ABF gets to cut wages 15%

ABF Freight System and the International Brotherhood of Teamsters (IBT) have reached an agreement on an “economic relief plan” deal that will reduce wages 15% for the struggling LTL carrier. According to IBT, the pact will “protect thousands of Teamster members’ jobs and their health, welfare and pension benefits.” The announcement was made on the Teamsters website

ABF Freight System and the International Brotherhood of Teamsters (IBT) have reached an agreement on an “economic relief plan” deal that will reduce wages 15% for the struggling LTL carrier. According to IBT, the pact will “protect thousands of Teamster members’ jobs and their health, welfare and pension benefits.” The announcement was made on the Teamsters website.

Tyson Johnson, director of the IBT’s National Freight Div., said the union took a “bold step to help ABF get through this terrible economy and that we must act now to prevent far worse problems down the road. No one wants to see wage cuts, but this agreement protects our ABF members’ jobs and their health, welfare and pension benefits.”

Johnson pointed out that the an independent financial advisor verified that ABF is losing money and has been exhausting its cash reserves, noting that the message was “we must act now” to protect jobs and benefits there.

IBT said the “Wage Reduction—Job Security Plan” calls for a reduction in gross wages and mileage rates of 15%, effective the first payroll period after ratification via the National Master Freight Agreement (NMFA), which runs until March 31, 2013. Negotiated wage increases (less 15%) and cost of living adjustments, if any, will remain in effect for the life of the plan.

The Teamsters were adamant in pointing out that the relief provided in the plan was limited to the 15% wage cut and that there “no changes to any health, welfare and pension contributions” as these plans are funded as provided for in the NMFA.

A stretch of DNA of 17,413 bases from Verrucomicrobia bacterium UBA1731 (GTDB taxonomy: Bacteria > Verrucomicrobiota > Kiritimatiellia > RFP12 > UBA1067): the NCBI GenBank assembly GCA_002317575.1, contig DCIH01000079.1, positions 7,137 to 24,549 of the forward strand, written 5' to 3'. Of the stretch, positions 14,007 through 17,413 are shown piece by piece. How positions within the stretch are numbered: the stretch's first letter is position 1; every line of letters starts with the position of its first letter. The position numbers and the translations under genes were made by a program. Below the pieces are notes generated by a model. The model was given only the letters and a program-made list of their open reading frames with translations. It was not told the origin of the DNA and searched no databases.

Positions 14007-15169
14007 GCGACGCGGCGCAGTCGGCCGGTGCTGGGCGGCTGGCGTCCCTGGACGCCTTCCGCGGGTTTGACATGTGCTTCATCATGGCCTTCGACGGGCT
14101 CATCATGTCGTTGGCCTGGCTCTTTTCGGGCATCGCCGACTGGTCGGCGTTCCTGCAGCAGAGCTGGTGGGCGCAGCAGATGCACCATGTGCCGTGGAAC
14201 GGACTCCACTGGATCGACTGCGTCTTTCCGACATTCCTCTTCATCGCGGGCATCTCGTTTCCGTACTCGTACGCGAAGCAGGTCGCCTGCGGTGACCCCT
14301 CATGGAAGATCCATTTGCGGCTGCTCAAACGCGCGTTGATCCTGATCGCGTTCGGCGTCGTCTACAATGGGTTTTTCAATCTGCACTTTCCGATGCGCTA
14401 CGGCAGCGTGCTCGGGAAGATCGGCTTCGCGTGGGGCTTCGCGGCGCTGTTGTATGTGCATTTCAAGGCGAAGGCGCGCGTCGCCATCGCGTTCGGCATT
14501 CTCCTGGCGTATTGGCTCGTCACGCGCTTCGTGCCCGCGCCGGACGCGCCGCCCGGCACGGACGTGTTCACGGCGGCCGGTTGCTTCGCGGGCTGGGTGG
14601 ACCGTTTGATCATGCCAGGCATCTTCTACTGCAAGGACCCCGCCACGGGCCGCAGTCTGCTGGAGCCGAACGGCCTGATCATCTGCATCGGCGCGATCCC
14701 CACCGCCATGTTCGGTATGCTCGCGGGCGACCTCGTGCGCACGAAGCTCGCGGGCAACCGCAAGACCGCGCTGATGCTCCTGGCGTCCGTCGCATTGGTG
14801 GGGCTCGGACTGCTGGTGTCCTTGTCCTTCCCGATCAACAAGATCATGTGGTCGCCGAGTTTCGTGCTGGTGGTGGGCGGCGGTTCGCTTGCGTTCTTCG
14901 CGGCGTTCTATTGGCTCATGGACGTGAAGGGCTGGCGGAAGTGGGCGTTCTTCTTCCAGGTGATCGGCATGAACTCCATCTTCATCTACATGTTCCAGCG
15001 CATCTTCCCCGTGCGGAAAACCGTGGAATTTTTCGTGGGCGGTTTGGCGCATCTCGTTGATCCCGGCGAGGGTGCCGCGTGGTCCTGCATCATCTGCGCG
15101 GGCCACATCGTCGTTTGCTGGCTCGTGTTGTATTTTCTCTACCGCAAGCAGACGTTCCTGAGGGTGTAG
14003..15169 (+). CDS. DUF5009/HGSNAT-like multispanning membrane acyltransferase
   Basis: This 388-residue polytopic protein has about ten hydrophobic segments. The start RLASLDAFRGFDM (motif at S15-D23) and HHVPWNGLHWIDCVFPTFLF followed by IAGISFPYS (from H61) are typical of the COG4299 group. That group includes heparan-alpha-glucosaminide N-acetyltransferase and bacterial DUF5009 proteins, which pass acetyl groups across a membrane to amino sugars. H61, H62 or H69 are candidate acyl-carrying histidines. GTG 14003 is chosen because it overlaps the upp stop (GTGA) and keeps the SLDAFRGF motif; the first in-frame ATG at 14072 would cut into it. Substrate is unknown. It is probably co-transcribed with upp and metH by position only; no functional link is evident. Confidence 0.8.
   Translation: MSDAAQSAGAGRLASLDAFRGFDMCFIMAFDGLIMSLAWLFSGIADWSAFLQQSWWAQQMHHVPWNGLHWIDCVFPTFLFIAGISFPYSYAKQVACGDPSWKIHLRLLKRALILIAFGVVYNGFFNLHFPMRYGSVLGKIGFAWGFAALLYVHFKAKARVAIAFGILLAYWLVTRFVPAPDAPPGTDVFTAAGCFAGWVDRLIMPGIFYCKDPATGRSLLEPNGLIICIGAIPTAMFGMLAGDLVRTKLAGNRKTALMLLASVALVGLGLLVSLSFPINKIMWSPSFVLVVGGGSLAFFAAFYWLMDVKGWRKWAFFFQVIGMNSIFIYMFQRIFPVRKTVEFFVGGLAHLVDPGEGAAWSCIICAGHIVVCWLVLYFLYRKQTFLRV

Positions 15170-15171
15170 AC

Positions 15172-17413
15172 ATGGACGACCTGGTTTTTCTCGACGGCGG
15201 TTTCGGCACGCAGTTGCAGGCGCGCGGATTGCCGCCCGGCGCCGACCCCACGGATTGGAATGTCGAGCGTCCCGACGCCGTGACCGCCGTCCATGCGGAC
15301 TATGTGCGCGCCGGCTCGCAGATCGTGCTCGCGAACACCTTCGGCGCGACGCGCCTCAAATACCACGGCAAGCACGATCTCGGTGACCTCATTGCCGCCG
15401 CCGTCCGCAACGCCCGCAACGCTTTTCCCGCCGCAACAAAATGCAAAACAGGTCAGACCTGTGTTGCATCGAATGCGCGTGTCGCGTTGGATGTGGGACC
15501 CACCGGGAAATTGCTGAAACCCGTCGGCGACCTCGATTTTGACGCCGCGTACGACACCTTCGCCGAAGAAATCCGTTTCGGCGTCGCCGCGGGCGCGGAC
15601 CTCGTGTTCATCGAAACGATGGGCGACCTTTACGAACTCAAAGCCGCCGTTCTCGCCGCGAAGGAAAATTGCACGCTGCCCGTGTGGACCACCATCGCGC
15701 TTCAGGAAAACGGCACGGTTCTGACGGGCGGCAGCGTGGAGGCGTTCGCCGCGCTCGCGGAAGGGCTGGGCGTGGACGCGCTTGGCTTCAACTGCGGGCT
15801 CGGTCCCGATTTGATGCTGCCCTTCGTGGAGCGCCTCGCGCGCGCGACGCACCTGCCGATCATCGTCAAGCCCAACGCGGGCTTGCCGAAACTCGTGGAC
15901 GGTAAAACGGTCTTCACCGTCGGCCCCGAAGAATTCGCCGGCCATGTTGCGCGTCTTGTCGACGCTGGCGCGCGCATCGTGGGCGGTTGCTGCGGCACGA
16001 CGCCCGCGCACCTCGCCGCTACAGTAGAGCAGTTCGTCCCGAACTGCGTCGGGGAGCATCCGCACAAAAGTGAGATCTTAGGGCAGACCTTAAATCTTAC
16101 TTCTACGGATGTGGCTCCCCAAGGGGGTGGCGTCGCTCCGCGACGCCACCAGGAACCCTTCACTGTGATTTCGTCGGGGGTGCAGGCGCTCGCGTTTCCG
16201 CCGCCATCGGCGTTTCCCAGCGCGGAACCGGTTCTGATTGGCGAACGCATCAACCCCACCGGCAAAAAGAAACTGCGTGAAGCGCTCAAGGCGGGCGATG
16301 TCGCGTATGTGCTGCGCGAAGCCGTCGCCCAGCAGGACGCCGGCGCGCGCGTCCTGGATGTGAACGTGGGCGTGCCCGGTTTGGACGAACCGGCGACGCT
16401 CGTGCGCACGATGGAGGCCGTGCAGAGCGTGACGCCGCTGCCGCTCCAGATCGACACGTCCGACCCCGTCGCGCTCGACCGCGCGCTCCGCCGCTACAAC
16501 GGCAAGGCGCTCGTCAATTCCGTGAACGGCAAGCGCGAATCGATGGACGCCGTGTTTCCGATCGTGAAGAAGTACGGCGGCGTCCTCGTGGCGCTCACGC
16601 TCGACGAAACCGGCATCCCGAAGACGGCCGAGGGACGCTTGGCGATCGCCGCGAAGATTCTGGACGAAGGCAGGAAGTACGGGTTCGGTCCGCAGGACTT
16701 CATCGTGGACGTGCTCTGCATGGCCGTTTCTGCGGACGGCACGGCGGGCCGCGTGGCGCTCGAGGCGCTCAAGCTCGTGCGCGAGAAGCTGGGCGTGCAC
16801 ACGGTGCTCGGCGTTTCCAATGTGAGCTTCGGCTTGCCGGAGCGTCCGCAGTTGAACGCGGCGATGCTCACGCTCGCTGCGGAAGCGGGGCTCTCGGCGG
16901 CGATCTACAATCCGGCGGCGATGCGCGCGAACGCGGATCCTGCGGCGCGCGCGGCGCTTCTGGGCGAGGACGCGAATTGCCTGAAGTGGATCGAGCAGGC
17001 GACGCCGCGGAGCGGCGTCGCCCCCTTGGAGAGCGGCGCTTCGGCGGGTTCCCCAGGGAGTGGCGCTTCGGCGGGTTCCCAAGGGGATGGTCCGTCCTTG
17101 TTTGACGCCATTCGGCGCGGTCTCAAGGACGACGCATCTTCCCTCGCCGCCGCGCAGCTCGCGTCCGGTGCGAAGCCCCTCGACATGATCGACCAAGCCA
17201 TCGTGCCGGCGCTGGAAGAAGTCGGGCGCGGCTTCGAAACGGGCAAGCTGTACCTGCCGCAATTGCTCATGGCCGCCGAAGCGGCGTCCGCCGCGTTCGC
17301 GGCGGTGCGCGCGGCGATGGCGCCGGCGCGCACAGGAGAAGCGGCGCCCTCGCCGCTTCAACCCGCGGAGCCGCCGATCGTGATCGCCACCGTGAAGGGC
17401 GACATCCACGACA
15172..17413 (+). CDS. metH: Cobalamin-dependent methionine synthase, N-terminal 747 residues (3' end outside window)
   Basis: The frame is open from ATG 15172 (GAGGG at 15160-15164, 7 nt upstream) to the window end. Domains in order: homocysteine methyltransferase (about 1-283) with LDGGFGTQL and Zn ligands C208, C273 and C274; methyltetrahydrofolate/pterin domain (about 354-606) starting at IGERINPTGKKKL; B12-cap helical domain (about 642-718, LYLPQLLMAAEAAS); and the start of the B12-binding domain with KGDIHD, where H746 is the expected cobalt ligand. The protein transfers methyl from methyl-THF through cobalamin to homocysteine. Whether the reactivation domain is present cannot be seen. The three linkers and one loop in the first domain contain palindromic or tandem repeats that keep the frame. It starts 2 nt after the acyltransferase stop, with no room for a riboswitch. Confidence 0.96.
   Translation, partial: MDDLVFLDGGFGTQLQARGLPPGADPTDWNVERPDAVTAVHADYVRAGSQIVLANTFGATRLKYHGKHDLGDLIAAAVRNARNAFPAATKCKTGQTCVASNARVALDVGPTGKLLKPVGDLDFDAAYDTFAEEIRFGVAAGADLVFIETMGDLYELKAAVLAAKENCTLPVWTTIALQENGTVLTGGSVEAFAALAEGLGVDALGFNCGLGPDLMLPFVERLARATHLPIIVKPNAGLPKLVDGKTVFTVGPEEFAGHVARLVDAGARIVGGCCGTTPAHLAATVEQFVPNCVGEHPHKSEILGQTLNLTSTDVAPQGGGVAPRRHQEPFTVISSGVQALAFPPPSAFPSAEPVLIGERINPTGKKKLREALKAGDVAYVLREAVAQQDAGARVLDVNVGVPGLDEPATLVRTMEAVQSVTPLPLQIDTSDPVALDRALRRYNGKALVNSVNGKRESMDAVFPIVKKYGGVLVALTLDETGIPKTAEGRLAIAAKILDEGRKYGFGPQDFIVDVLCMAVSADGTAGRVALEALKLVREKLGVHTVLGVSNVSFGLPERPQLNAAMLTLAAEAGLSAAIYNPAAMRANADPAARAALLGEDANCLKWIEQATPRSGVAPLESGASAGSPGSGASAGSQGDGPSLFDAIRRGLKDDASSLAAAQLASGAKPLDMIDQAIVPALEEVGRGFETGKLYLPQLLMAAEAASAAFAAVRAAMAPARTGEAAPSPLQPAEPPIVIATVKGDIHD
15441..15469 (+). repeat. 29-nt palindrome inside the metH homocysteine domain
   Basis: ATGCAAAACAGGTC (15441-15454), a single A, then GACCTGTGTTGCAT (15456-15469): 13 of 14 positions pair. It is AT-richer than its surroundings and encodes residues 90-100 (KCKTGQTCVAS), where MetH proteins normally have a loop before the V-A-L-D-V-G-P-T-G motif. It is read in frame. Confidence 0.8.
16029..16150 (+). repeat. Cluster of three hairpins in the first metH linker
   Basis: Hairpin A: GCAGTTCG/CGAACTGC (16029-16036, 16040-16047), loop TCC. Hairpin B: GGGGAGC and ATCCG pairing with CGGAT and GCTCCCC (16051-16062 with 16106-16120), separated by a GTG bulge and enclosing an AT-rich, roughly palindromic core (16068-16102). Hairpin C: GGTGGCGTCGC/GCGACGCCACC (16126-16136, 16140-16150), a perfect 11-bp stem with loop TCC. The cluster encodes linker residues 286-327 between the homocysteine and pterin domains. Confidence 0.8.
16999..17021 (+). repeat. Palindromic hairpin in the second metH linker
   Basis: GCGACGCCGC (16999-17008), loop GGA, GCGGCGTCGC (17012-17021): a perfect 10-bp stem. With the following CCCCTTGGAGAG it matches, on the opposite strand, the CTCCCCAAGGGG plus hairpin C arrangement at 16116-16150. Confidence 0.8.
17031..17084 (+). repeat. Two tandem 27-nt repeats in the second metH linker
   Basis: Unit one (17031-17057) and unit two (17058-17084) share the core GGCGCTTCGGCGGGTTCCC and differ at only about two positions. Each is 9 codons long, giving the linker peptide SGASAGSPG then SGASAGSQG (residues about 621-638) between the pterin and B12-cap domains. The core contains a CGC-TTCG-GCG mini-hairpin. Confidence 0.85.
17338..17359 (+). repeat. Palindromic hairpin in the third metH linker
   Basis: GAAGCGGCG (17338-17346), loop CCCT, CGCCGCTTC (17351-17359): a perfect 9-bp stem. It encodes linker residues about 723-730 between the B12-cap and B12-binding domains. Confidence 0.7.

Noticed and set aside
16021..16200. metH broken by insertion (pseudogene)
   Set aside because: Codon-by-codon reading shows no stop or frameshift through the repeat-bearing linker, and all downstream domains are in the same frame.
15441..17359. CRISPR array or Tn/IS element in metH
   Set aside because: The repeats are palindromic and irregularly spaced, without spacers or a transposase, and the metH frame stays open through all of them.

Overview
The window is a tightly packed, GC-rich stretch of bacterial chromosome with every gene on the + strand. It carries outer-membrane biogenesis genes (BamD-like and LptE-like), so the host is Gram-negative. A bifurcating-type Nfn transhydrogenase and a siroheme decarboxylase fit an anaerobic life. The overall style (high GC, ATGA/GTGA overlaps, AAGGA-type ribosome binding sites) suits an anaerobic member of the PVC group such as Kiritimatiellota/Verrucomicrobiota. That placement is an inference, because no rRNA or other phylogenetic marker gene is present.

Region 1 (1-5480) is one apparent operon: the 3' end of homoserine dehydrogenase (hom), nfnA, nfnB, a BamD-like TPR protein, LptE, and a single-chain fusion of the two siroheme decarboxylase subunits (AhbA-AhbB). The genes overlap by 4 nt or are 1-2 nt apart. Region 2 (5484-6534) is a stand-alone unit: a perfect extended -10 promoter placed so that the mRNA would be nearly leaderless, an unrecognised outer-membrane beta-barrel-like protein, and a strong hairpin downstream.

By contrast, a wage cut deal reached last summer between IBT and YRC shaved 15% off wages, but also allowed that company to terminate pension fund contributions (effective from July 1, 2009 through December 31, 2010).

The union said the ABF plan also contains “safeguards” for Teamster workers there. These are “triggers to reduce the wage reduction in 2011-2012 or terminate the plan if certain benchmarks are reached indicating a financial turnaround” for ABF. In addition, IBT will have access to the company’s financial records and the right to have an annual audit done.

The agreement must be ratified by Teamster members. IBT said ballots are scheduled to be mailed out to members on or about April 30, with ballots tentatively scheduled to be counted on May 21. About 7,000 Teamsters are actively employed at ABF while another 1,200 are on recall, noted IBT.

“We are cautiously optimistic about the potential for ratification," said Danny Loe, an ABF spokesperson, per a news article posted by ArkansasBusiness.com. "We believe that the facts supporting ABF's need for ratification of this agreement are compelling and that our employees will understand the need for ratification."

According to IBT, ABF lost $99.9 million in 2009 after a $49 million profit in 2008— an almost $150 million negative swing—and revenue was down 21% from 2008 to 2009. “ABF has been exhausting its cash reserves at an unsustainable rate and cannot face losses of this magnitude for much longer, especially in a tight credit market where alternative financing has largely dried up,” stated IBT.

IBT noted that once the deal is in effect, “the company-wide wage concessions will not pull ABF completely out of the woods” based on the union’s projections, but it will “provide immediate assistance and steer the turnaround.”

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